Stony Brook University’s Simons Center for Geometry and Physics (SCGP) provides the university’s mathematicians and physicists, as well as visiting scientists, the opportunity to collaborate in an environment specifically designed to promote progress at the interface of those two fields.
Since opening its doors in 2011, SCGP has hosted more than 1,200 visiting scholars, from early-career researchers to experienced investigators.
“The center is one of the few places in the world where the express intent is to mix mathematicians and physicists,” says John Morgan, director of SCGP. “These investigators are together in one place, participating in programs centered around questions of interest to both subjects and with participants from each subject.”
In September, Stony Brook announced an additional $25 million to SCGP from the Simons Foundation, to provide continued support for research and progress at the center over the next five years.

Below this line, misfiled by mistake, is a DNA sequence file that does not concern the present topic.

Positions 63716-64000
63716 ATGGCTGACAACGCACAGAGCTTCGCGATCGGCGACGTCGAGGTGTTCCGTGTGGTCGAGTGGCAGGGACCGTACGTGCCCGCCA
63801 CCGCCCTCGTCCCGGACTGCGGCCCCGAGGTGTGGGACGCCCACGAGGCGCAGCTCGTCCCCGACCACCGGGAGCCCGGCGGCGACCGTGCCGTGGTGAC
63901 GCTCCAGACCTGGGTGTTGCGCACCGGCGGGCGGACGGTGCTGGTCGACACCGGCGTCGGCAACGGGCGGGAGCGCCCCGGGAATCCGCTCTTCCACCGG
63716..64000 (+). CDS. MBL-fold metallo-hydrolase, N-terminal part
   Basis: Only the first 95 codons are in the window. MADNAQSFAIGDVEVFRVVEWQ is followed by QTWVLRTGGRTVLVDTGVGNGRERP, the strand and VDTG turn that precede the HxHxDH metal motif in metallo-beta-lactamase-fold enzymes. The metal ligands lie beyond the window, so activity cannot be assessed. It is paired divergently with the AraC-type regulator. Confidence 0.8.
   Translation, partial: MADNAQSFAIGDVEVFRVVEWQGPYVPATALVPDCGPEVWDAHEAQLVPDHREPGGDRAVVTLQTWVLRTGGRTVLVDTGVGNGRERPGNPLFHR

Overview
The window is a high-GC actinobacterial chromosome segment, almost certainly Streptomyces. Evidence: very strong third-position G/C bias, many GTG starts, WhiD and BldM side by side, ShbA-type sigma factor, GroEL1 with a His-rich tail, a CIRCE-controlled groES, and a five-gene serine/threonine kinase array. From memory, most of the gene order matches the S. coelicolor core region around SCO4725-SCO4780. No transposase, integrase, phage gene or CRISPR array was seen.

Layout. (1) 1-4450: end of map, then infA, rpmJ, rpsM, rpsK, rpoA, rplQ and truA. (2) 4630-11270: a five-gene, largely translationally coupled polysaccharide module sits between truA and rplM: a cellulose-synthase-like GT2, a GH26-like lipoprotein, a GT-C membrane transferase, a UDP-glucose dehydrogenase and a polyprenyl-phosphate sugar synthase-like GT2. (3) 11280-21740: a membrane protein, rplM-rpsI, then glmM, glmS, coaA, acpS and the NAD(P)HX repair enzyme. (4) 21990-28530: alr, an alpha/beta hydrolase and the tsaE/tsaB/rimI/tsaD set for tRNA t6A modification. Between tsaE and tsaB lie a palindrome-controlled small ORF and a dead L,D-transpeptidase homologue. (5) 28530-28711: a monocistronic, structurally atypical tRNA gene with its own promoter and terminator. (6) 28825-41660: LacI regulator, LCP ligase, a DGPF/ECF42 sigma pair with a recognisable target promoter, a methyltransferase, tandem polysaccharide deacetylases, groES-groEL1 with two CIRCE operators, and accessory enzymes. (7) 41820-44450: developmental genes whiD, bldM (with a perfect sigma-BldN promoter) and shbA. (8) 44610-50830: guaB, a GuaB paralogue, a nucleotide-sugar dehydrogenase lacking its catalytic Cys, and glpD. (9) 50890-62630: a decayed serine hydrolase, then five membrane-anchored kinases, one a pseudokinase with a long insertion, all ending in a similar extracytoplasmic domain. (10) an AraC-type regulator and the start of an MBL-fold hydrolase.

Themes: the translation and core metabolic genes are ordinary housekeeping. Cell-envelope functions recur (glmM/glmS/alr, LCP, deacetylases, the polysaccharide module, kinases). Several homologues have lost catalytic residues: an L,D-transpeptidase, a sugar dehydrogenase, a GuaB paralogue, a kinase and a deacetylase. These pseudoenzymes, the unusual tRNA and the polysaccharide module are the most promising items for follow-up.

“This gift makes continued activity at the same high level possible and gives the Simons Center multi-year stability, which is crucial in planning for future scientific programs,” says Morgan.
“The center has become a magnet for the world’s greatest minds in physics and geometry,” says Samuel L. Stanley Jr., president of Stony Brook University. “This generous gift from the Simons Foundation will further bolster the center’s investigation of string theory, its quest to quantify gravity and its search for a better understanding of the fundamental nature of the universe.”
By creating a space that houses experts in both fields, promotes casual conversations in the many open seating areas and encourages interdisciplinary work, Stony Brook University and the Simons Foundation have narrowed the gap between mathematics and physics.
The center houses 6 permanent senior faculty members, 12 postdoctoral fellows and 20 additional visitors at any given time. Permanent faculty and postdoctoral fellows work at the interface of mathematics and physics and have demonstrated an interest in investigating developments in disciplines outside of their realm of expertise. Visitors participate in thematic programs that are of interest to both mathematicians and physicists.